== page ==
San Jose




Cristina tells the story of a typical rural family moving to old San Jose - “We left Montezuma because I was unwell as a little girl. I’ve got too many veins. You can see them in my hands. I swelled up in the heat and itched and was always tired. The doctor said that so many veins were preventing the blood from reaching my brain and unless we moved to a cooler climate I wouldn’t survive. The village was all I knew. We always went to sleep when the monkeys passed on their way down the mountain – monos congos would howl at us and carablancas would go past one by one. “Adios,” we yelled.



“Papa caught a big cicada and tied it with string to the bed so that we’d be sure to wake up when it started singing about 4 or 5 in the morning. “Me and my big brother and sister were excited about seeing San Jose for the first time but we were also sad because we had to leave our dog Rinso behind with Grandfather. We never realised that Rinso was a brand of soap until later in San Jose (Mama used seeds and washed in the river). I was also sad because I had to sell my pet parrot. It was my best friend and he could talk better than any parrot I’ve ever heard but I had to sell him because I couldn’t arrive in San Jose without shoes.

“I sold el lorito to an old man in the village for 7 colones and even at that I thought I was rich. I bought a tin of condensed milk and made myself sick. I had never worn shoes in my life and I was really proud of my bright red sandals when we left our house. “I stumbled along for three miles to El Cruce, where we caught the bus, but by the time we got to the ferry terminal I was already carrying my new shoes. We said good-bye to Rinso when we got on the ferry and granddad held onto him until we had gone. We could hear him whining and barking over the noise of the boat’s engines.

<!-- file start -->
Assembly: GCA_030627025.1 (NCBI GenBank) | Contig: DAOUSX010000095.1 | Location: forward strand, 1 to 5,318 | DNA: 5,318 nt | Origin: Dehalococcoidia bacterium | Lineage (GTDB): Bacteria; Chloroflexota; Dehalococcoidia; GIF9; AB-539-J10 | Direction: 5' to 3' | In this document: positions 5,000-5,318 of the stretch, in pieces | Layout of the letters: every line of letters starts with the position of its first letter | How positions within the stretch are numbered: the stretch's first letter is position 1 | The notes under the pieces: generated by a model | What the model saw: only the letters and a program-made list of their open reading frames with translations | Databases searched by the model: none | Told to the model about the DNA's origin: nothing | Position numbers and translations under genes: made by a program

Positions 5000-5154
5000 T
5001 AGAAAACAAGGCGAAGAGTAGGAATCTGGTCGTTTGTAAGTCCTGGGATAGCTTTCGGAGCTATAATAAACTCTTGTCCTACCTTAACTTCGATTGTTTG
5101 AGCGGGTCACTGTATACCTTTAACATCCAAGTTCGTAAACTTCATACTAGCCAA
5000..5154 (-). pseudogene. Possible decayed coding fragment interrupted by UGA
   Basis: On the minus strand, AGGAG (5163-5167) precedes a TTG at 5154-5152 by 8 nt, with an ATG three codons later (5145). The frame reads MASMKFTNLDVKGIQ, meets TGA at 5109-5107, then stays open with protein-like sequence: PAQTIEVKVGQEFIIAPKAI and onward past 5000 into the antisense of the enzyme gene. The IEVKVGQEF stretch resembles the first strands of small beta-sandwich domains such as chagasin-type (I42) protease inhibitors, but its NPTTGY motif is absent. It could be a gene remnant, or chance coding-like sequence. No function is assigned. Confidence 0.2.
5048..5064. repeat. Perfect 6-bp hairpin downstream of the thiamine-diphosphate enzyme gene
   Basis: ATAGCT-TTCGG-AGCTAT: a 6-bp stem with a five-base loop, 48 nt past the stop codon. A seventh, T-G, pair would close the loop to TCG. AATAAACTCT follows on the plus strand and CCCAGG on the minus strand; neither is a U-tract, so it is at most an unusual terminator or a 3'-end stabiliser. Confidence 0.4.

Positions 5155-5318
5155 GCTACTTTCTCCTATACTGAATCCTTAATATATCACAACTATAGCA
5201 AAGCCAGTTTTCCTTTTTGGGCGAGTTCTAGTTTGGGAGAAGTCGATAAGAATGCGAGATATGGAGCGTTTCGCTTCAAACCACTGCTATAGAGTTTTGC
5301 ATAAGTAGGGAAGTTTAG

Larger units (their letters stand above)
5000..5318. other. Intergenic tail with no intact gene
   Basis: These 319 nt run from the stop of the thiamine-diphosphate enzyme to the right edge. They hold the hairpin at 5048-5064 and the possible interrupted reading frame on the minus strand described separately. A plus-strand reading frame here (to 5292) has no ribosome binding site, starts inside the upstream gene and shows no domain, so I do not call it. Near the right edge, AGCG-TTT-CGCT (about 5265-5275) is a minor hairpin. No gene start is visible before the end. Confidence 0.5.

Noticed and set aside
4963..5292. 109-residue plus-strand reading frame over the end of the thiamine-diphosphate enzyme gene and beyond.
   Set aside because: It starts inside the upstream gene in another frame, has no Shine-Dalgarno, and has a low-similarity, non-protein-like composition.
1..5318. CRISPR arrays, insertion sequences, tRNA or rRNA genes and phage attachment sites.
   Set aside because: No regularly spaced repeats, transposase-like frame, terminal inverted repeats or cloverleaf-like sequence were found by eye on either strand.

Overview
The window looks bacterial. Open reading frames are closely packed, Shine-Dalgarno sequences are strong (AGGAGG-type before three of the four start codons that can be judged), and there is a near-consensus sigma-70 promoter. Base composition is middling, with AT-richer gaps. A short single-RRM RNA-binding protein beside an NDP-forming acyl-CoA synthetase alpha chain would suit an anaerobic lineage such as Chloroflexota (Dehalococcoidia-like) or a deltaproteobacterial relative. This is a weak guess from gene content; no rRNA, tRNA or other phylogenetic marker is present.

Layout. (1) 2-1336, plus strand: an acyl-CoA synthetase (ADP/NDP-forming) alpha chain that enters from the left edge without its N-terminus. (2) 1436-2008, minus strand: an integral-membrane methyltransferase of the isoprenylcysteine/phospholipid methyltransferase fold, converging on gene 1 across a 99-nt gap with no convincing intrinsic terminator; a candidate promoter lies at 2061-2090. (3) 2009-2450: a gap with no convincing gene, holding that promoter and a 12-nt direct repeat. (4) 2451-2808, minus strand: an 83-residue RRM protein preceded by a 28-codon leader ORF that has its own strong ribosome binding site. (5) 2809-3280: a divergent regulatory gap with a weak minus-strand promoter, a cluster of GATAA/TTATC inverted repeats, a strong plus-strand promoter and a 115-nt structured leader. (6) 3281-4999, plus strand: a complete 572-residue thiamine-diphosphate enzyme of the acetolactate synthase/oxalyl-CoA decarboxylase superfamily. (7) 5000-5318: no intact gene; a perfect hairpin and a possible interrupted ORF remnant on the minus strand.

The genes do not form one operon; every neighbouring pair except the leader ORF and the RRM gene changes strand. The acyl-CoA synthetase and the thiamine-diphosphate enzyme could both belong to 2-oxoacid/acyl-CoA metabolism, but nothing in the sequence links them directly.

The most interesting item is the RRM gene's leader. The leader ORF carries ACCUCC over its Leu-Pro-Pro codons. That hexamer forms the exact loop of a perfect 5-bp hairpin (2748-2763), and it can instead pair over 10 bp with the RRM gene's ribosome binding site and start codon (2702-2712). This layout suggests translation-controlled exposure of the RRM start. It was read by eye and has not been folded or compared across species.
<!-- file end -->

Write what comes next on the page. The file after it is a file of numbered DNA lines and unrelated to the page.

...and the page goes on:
“When we got to San Jose we went to stay with my mother’s sister and I could see that my cousin really liked the shoes I was carrying so I gave them to her. I didn’t want them but all I could think was that now I’d sold my friend for nothing! “Papa found some work with my uncle and it seemed that the doctor was right because I very quickly got better. I put on weight and stopped itching. I even tried to wear shoes again and now years later, I don’t know why, but it’s almost an obsession. Whenever I get a pay packet from my reception job I just have to go and buy another pair of shoes.


“We heard that Rinso missed us terribly. Grandfather said that he wouldn’t eat and he went every day at exactly the right time to meet the ferry. One day he didn’t come back and Grandfather went to look for him. “Rinso was just a bag of bones by that time and died halfway between the village and the ferry terminal.”